When I spoke to Gareth David-Lloyd, he mentioned that at the recording of Less Majesty there was talk of doing it on stage – is this something you’d consider?
I would love to do that. We all joked about it during the recording. Maybe one day we’ll get invited to do a live reading of it at a convention. Wouldn’t that be nice?
We were so lucky with the timing of that. If it had come out a month or two later, it would never have come out. It’s quite something when you’re checking the news going, “please don’t let the Queen be dead”.
Imagine – we did a story about Yvonne waking up in bed with the naked body of the future king. TREASON.
What’s your favourite thing about working on Torchwood?
It’s just amazing that this thing exists and is so popular. Like, how did this happen? I started working on it during THE WORST YEAR OF MY LIFE and it sort of cheered me up and it still cheers me up all these years later. There’s nothing better than chatting with a new author and hearing amazingly novel ideas for what Their version of Torchwood could be. Also, some of the studio days are amazing. Literally the joy of Tracy-Ann Oberman coming in looking like a million dollars in a kimono and sunglasses holding her script and a posh coffee and the atmosphere suddenly crackles. The mad wonder of spending time with Murray Melvin, the only man I know who can begin a sentence with, “well, as Noel Coward said to me— but I mustn’t gossip—”.
And yes, I love that once a year I get to spend time with Tom Price and Sam Barnett and Joe Shire. Twitter spends a lot of time trying to categorize ‘chaotic evil’ and ‘chaotic good’ and no, I still can’t decide.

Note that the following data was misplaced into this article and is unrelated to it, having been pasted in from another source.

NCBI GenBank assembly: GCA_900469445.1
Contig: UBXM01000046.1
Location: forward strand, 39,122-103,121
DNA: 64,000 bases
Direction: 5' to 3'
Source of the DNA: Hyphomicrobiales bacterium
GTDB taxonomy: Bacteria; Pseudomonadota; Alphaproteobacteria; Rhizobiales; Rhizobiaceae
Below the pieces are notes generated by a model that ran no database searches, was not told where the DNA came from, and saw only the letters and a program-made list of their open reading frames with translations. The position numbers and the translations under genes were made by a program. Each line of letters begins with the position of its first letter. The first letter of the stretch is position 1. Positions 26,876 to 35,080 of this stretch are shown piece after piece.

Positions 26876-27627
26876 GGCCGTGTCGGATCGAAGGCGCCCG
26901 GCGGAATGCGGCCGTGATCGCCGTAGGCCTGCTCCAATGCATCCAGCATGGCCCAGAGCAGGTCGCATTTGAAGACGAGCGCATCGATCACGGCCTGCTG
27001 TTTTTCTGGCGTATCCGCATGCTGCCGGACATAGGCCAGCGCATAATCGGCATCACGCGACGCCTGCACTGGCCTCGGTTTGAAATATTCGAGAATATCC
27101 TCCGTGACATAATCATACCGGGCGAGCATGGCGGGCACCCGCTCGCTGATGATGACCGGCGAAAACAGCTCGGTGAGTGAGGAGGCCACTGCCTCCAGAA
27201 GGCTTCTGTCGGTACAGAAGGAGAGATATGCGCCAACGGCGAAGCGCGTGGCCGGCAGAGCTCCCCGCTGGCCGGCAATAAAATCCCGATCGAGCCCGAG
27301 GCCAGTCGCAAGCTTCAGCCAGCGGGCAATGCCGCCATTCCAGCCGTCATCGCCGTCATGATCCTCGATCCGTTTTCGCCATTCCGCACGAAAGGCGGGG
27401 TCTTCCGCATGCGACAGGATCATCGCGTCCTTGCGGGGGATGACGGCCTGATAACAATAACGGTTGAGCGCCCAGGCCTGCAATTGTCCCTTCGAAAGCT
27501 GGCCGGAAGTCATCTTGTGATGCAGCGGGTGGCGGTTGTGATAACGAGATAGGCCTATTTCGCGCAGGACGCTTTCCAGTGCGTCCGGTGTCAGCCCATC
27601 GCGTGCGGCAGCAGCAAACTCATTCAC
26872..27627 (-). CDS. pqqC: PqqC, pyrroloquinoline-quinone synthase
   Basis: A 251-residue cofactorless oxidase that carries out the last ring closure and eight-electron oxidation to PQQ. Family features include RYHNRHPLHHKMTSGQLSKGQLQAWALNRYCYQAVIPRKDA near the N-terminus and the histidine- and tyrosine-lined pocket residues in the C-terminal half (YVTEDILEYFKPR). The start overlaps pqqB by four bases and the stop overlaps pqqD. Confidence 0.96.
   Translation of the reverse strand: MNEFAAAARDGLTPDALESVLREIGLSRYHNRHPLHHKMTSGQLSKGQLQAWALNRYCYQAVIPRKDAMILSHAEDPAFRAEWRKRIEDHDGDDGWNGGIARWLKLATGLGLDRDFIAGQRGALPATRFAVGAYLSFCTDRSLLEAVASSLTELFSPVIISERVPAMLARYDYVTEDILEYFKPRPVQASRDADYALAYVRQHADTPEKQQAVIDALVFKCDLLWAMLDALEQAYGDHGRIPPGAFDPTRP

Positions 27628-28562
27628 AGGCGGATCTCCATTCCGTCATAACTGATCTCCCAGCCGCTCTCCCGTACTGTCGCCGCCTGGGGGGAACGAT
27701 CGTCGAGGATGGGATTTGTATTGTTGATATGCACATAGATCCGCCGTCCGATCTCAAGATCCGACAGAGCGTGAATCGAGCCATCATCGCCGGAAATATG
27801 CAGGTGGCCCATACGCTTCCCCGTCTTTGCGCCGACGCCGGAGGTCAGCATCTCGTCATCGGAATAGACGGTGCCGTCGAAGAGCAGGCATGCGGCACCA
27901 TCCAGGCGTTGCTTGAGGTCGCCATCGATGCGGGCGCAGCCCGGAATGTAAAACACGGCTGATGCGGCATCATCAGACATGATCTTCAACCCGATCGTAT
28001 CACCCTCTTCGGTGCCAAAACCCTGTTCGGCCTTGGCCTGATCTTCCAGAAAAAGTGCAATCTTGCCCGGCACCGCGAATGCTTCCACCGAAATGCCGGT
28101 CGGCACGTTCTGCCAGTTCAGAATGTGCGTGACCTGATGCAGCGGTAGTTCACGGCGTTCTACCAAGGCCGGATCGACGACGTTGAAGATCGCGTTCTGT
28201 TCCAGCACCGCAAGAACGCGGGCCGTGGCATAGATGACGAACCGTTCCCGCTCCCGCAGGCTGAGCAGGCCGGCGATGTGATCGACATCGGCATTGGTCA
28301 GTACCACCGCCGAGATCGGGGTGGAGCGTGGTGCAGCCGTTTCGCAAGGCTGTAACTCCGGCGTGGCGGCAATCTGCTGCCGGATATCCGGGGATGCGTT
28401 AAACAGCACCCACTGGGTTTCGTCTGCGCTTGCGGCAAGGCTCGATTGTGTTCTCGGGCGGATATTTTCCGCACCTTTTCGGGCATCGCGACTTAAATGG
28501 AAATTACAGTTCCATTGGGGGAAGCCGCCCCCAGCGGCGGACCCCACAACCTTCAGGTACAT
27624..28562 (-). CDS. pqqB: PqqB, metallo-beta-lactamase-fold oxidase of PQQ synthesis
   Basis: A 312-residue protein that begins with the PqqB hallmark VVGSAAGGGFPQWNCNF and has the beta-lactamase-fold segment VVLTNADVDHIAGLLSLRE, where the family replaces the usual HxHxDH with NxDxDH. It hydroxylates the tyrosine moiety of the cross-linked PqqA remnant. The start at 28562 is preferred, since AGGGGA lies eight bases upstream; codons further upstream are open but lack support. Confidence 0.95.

The love that the original cast has for the show – the way that Kai Owen will drive through the night to make it to studio, and be full of beans when he gets there. The way that Tom Price will WhatsApp to make sure I was okay when my cat died, and persuaded me not to dig her up. The way that Gareth is just an immaculate audio actor, and the first person to go, “I’ll write you one,” and delivered a script that he and Burn cackled their way through, and then did the same with Naoko – those two have a real ‘hungover best friends’ energy. And, of course, the sheer way that both Eve and John would somehow find time to be in studio when we getting the range going – it’s impossible to forget how kind both of them have been when, frankly, they had other calls on their time (I still remember Eve being kidnapped on her way to studio by a car sent to do emergency reshoots on Victoria).
All the original cast are such champions of the brand. They made it feel like it was the time of their lives, and it’s been mine too.
Can you give us a tease for your story in Among Us 1?
Boxset one is about neighbours and how people react to each other (we lost a lovely line where someone says, “oh, you can tell they didn’t clap for the NHS,” which was a hoot in 2020 but seems baffling now). We do have the best guest star imaginable coming up for boxset 3. I mean, really, some people will have no idea who she is, but those who do… oh my god you’re my kind of people. The entire Soundhouse was proper starstruck. Especially when we made her swear.
Many thanks to James for speaking to us. Torchwood: Among Us, the twelve-episode seventh series, releases in three boxsets, starting on the 11th of May. All three are available to pre-order on bigfinish.com now.